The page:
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New Qualifying Rules

Discussion in 'Formula 1' started by Alex McRacing, Feb 23, 2016.

  1. Alex McRacing

    Alex McRacing
    Premium Member

  2. Ι bet it won't happen. Thats what the strategy group always does. They announce changes only for things to change prior to season and be kept like they previously were.
  3. F1 turning into a racing game.
    • Agree Agree x 2
  4. xnorb

    Premium Member

    My favorite setup:
    Friday: Practice
    Saturday: Qualifying 1 hour long, 12 laps per driver
    Sunday: Race

    But ya, i'm on the best way of becoming a grumpy old man repeating "when i was younger everything was better" over and over again.

    Fun fact: I remember the great racing while Senna was still with us, but i can't remember the 2 qualifying sessions, and overall i don't see any advantage in splitting a qualifiying session.
  5. Basically they're trying to mandate that this happen for every race.

  6. Qazdar Karim

    Qazdar Karim
    Premium Member

    That won't happen.

    There are two possible situations:
    1 - Top teams set a good time and let the rest of the field waste their compounds, so it will be even worse for the others.
    2 - The rest of the field decides not to participate to this dangerous game, and just ignores the changes , set a laptime nd hope for the best.
  7. Alex McRacing

    Alex McRacing
    Premium Member

    I think that the cars have to be on track for the whole session
  8. yes, one cannot help feel that all this tinkering simply exists because the basic idea is flawed: if you still have individual firms pouring unlimited amounts of money into the venture, the cars will by definition be anything but equally competitive, no amount of tinkering will make them be so. to wit: last season we had a number of races where the result sheet showed the two cars belonging to one manufacturer side by side through most of the grid. so even if the lineup at start is maybe a bit more mixed, after 80 laps the technology which allows the pitcrew to influence the race a lot and the inbred discrepancy between cars as caused by different budgets will play out so that each car / driver combination reaches between 99 and 100% of their possible result, dito: first and second: one manufacturer, third and fourth: second manufacturer, fifth and sixth: third manufacturer, a.s.o.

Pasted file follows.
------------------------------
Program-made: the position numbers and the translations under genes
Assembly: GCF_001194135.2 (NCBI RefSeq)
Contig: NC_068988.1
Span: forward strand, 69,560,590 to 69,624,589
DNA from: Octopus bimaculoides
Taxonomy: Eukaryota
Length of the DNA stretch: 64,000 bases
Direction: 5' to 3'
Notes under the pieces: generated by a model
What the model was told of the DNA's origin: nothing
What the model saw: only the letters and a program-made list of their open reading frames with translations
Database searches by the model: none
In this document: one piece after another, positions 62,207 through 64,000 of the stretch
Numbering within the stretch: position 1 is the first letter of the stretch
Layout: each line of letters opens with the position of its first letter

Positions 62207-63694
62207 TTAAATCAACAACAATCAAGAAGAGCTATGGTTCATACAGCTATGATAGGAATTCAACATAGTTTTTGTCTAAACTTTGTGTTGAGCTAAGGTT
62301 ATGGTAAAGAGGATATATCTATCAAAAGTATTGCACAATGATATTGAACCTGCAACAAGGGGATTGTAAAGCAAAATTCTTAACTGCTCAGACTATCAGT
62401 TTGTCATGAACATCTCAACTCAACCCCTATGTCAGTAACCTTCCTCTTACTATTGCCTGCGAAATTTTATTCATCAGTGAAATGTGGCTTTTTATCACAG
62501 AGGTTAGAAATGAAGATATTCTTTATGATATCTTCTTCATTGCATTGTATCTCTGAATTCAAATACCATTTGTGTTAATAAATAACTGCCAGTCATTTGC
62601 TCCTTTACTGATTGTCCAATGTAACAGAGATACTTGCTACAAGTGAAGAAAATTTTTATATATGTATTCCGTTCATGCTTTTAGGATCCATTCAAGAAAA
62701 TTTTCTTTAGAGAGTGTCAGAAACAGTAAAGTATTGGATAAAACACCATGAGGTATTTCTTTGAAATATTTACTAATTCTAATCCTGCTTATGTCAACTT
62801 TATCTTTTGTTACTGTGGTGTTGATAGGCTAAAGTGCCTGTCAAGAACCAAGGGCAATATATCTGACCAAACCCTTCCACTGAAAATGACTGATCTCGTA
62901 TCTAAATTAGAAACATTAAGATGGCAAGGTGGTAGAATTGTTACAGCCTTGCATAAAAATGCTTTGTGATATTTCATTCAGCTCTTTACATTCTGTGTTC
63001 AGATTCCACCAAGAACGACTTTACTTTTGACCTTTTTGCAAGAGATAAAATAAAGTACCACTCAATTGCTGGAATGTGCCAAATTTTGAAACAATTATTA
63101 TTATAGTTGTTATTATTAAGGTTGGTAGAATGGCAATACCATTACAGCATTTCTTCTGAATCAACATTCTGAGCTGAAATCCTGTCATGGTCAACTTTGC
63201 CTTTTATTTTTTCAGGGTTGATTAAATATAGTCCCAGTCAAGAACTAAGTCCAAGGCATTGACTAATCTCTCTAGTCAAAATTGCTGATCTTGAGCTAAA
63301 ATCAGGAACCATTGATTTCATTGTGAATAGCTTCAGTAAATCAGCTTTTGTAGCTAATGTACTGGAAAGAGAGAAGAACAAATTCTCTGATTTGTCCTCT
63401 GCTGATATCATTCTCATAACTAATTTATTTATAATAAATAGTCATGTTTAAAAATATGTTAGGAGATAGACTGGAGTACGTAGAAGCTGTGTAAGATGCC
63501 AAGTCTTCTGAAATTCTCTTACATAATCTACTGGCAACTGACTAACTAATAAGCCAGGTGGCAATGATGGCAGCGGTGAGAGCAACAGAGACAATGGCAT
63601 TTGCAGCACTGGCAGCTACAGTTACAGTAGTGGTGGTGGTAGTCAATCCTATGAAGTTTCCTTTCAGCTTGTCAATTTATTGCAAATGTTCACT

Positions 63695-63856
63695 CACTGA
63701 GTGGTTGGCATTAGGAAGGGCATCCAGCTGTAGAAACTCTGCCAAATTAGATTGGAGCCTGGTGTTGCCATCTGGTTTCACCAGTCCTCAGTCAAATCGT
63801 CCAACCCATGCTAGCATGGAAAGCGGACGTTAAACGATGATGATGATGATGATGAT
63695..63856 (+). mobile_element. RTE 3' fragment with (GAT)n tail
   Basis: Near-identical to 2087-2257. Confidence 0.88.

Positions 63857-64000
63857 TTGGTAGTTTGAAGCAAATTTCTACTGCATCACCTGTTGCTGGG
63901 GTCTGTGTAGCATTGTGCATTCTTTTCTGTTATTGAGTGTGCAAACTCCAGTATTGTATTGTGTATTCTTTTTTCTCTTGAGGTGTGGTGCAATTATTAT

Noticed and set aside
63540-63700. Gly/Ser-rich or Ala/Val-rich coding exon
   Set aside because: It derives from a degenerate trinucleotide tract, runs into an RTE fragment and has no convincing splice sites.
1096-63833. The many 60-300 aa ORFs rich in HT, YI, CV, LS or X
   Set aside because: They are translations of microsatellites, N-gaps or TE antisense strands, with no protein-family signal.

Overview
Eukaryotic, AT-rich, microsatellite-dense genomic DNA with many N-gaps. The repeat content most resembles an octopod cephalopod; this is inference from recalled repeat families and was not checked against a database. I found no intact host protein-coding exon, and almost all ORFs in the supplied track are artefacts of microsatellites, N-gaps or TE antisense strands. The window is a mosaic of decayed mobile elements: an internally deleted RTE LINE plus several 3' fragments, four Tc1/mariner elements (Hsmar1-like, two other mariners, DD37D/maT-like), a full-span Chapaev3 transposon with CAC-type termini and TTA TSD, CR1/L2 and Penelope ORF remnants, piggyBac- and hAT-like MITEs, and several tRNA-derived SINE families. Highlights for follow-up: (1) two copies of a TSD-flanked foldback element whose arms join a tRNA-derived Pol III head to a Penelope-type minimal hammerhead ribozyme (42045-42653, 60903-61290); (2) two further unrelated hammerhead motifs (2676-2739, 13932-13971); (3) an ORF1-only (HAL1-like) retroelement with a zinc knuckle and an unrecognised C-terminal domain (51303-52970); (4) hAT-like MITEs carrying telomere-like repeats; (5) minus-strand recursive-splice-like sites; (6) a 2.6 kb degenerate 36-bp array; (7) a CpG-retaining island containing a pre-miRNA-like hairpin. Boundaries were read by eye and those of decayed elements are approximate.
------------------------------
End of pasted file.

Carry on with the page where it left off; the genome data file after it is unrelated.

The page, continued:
the only solution i can think of: limit budgets severely to even out the playing field and forbid any sort of tele-communication between pits and driver, just the old board and naught else.
  9. I doubt it, that cannot be enforced if you allow tire changes. Everybody would start developing small "technical issues" to stay in boxes as needed. And the fastest car staying on track is actually an obstacle for the rest (I bet he would not be pushing once the time is in).

    It's anyway a mess, I guess we will see something else next year after everybody discovers what a non-sense is this.
  10. MoerasGrizzly

    Premium Member

    I'm quite definitely a brash youngster who shouts something needlessly complicated like "Your pre-concieved notions of what is better are entirely due to anecdotes in your youth and not evidence of the system itself being better, damn grumpy old men running the world and having no regard for future generations!" buuuttttt...

    ... I still agree with you. I'm not sure why the F1 branch keeps trying to implement these new systems in an attempt to equalize the field whilst skipping over the well tested systems such as weigth penalties like those used in the FIA GT of old, the WTCC and the BTCC.
  11. It was not broken...so there really was no need to 'fix' it.
    F1 keeps shooting themselves in the foot with these 'hail Mary' passes.
    The 'powers' running the show seem so far removed from their viewing public, that they don't care to ask what is driving them away.
    A simple solution to keeping more teams on circuit at any given time would be to give them an additional 'free' set of tires...which would then be handed back if not used.
    Most teams would 'jump' on the opportunity to get mileage and additional data during qualifying runs.
    There would be more cars on track and longer running for the spectators, so ultimately attendance would go up.